Israel’s Deportation of Eritreans (Update)

22 March 2018

Eri-Platform welcomes the Israeli High Court injunction announced on 15 March 2018, regarding the forced deportations of Eritrean asylum-seekers to third countries, such as Rwanda or Uganda.


In early January 2018, the Israeli government issued a deadline for the end of March 2018 for the nearly 40,000 asylum-seekers, of whom around 27,500 are Eritreans, to leave the country or face indefinite detention.


Following the Israeli government’s alarming announcement, Eri-Platform expressed, via a letter to the Honourable Minister of Immigration, Refugees and Citizenship of Canada, its deep concern, along with thousands of concerned individuals, human rights activists and organisations from around the world, regarding the dire consequences of the imminent deportation plans for the asylum-seekers. The appeal letter underscored that:


Eritreans flee home to escape from gross, widespread and systematic violations of human rights that amount to crimes against humanity (2016 UN Commission of Inquiry) at great risk to their lives. As a State party to the 1951 UN refugee Convention and its 1967 Protocol, Israel should thus recognise Eritreans as political refugees, rather than ‘infiltrators’, and respect its obligations of non-refoulement. Since starting its refugee-claims determination in 2009, Israel has granted asylum to only 10 Eritreans.


A 2014 Human Rights Watch report found that Israel exerts systematic pressure and imposes coercive measures on asylum seekers, instilling the feeling that there is no choice but to leave for a third country. To enforce its “Voluntary Departure Programme”, Israel denies Eritrean asylum seekers access to healthcare, welfare services, ability to earn a living, or places them under indefinite detention at the Holot ‘Residency Center’. The UNHCR has identified 80 cases of Eritrean asylum seekers who were forced out of Israel through such tactics. On arrival in Rwanda via a secret accord, their entry bypasses official airport controls and checks, with no processing of documents or opportunity to request asylum. After spending a night or two in a safe house in Kigali, they are whisked away to the border with Uganda and abandoned to fend for themselves or resume their perilous journey northwards in search of asylum.


Eritreans who flee the country face a precarious situation, unable to return home without grievous or dire consequences. Their circumstances make them extremely vulnerable throughout their difficult and dangerous trek, falling victim to human trafficking and slavery in North Africa; organ harvesting in the Sinai; death in the Sahara Desert; or drowning in the Mediterranean and Red Seas. Eritreans are ideal victims in transit or in third countries because of the shroud of impunity stemming from the general lack of government accountability and international protection shielding their victimisers.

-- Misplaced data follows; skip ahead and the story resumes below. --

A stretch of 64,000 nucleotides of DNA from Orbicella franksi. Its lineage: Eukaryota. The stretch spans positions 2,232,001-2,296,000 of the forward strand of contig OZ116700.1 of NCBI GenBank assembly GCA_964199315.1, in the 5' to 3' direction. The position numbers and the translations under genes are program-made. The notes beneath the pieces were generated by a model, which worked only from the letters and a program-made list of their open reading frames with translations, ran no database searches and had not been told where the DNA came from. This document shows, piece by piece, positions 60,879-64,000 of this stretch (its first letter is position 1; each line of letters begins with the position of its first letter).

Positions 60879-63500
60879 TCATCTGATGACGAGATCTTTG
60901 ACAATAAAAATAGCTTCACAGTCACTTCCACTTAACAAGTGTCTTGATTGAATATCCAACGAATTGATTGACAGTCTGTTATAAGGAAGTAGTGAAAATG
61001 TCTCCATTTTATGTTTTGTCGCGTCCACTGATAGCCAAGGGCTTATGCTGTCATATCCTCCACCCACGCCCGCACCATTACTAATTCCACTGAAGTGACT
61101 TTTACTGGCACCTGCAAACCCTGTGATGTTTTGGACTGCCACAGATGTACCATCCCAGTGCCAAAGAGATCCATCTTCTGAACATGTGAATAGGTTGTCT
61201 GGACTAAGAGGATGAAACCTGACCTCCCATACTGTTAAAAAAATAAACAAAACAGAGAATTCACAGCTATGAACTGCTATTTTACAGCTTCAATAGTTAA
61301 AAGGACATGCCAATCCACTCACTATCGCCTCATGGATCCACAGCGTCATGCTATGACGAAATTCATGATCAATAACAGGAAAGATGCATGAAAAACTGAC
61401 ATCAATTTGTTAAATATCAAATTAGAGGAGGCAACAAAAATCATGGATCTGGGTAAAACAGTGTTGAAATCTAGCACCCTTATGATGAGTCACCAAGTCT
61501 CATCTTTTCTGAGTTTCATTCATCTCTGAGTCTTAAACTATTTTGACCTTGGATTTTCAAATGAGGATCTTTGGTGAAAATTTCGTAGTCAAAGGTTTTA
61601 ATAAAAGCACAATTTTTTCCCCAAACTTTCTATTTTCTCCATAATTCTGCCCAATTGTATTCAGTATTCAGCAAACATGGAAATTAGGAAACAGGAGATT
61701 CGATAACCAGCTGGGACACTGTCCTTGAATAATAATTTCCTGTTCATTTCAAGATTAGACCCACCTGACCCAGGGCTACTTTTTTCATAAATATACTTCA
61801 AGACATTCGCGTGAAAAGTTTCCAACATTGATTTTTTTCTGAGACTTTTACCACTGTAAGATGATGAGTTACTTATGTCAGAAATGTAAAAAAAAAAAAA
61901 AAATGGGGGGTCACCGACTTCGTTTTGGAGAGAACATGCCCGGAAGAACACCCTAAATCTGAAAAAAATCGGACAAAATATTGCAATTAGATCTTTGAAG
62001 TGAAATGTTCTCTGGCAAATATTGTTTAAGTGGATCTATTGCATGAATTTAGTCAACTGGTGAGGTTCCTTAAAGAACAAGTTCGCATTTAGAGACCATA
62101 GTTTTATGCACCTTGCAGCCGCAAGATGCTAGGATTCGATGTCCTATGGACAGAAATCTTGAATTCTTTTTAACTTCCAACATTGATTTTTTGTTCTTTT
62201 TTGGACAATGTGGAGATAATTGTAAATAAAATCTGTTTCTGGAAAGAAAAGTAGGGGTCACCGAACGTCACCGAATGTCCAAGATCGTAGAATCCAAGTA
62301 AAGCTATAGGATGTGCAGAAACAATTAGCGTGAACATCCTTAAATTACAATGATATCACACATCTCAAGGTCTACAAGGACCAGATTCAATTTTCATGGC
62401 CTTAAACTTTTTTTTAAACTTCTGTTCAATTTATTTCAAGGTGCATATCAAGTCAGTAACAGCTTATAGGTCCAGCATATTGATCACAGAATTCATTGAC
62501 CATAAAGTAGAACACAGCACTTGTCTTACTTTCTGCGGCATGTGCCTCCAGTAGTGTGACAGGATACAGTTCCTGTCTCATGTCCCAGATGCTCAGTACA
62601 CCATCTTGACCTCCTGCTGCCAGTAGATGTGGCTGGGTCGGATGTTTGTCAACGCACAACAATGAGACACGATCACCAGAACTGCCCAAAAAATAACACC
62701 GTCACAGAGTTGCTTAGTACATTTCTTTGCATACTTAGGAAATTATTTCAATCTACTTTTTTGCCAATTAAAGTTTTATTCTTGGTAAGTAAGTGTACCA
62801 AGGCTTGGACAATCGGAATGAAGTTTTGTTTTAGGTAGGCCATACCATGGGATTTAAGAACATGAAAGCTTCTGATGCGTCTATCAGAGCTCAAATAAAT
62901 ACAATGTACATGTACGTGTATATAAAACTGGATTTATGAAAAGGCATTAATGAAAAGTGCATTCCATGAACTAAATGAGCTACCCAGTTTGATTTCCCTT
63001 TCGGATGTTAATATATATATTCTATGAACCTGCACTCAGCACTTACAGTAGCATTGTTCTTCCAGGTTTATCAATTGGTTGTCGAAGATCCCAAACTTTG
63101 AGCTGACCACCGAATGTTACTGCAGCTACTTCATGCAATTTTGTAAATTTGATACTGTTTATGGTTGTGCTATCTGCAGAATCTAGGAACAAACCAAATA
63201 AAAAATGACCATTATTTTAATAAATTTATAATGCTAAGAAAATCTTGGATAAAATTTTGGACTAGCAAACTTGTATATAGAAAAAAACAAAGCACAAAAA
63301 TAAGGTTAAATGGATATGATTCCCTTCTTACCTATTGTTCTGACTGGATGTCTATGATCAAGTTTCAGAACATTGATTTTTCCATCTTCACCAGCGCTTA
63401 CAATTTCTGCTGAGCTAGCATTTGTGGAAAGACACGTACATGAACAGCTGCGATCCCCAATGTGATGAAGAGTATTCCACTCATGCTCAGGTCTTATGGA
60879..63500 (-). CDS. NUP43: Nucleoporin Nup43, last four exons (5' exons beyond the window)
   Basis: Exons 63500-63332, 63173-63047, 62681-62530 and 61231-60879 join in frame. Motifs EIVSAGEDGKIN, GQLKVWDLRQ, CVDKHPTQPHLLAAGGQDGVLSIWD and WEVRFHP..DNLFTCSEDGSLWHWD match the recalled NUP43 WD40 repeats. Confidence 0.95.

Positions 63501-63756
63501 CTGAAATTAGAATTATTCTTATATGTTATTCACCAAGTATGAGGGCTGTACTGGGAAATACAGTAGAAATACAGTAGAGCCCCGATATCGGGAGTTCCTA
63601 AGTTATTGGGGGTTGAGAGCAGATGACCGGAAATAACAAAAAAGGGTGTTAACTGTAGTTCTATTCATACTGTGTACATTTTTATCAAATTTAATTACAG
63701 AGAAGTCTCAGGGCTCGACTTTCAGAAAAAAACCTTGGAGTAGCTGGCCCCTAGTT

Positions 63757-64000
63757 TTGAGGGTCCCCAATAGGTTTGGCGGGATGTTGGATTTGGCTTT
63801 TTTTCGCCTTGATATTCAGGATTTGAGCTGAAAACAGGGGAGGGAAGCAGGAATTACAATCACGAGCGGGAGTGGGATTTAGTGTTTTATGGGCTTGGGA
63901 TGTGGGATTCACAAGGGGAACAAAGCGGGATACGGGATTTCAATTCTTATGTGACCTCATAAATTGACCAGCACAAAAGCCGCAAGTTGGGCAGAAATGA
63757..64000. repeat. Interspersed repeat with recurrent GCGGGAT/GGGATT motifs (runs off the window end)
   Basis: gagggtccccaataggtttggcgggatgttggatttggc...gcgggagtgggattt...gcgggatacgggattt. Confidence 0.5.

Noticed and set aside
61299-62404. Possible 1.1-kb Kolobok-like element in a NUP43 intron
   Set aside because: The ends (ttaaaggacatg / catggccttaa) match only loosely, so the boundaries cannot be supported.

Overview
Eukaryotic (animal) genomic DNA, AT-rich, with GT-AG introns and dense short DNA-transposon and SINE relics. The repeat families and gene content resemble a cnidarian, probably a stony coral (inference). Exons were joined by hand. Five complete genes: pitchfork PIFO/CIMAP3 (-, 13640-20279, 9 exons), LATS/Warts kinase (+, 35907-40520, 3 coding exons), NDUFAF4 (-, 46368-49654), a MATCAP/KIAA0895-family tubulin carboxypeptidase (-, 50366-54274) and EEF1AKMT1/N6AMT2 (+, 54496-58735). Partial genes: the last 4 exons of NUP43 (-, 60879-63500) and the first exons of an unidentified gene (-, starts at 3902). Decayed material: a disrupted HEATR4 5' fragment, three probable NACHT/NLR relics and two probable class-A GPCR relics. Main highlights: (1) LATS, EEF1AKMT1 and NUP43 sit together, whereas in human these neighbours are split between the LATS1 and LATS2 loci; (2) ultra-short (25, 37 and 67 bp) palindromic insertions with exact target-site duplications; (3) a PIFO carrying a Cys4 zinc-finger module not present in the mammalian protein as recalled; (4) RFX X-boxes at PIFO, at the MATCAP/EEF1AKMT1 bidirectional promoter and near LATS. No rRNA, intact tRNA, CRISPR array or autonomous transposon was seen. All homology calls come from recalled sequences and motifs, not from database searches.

The imminent deportation of thousands of Eritreans from Israel has therefore increased the sense of urgency to find a humane solution. Especially, given their documented mistreatment in the host country following refoulement, and the looming danger and abuse that may befall them in the region.


There is a small, well established community of Eritrean-Canadians (15,745 in 2016) which is tight-knit and supportive, well integrated and accomplished, that has affectionately embraced Canada.


In concert with several Eritrean-Canadian community associations and charities willing to extend support, advice and assistance to new arrivals, Eri-Platform appealed, with a sense of urgency, to the Government of Canada to extend vital humanitarian help to the Eritrean asylum-seekers in distress through Canada’s sponsorship programme.


Together with the Eritrean-Canadian community associations and charities, Eri-Platform wishes to express its deepest gratitude and admiration for Canada’s long-standing and exemplary commitment to justice and human rights.


እኩብ ዳሃያት by ጩራ ባንድ  (Chura Band)

Comments section Policy Guidelines

  1. I live in Zimbabwe as a white person, perfectly safely, and Zimbabwe is considered a much more dangerous country than Eritrea. If the Eritreans really feel they have a right to claim asylum because of conscription, why do they come to Israel? Israelis could also claim asylum as they also have lifelong conscription. The migrants or fortune hunters, mainly main, who are prepared to leave their loved ones behind in a supossedy dangerous situation in order to get a better life.

    1. Dear Dafydd,

      Thank you for your comment. We would like to bring to your attention two key points: The first pertains to the human rights situation in Eritrea where abuses of arbitrary arrest, indefinite detention, torture, etc., have been amply documented by credible observers, such as the UN, Amnesty International, and Human Rights Watch. Unlike in Israel, active national service in Eritrea is used as an instrument of control rather than national security and made indefinite in violation of the 18-month limit stipulated in the 1995 Proclamation. Second, Eritreans are seeking asylum not only in Israel but also in other countries, including in Africa. As far as we know, it is only in Israel where they are currently facing refoulement en masse.

      We would like to invite you to read two of our pieces highlighting the domestic situation:



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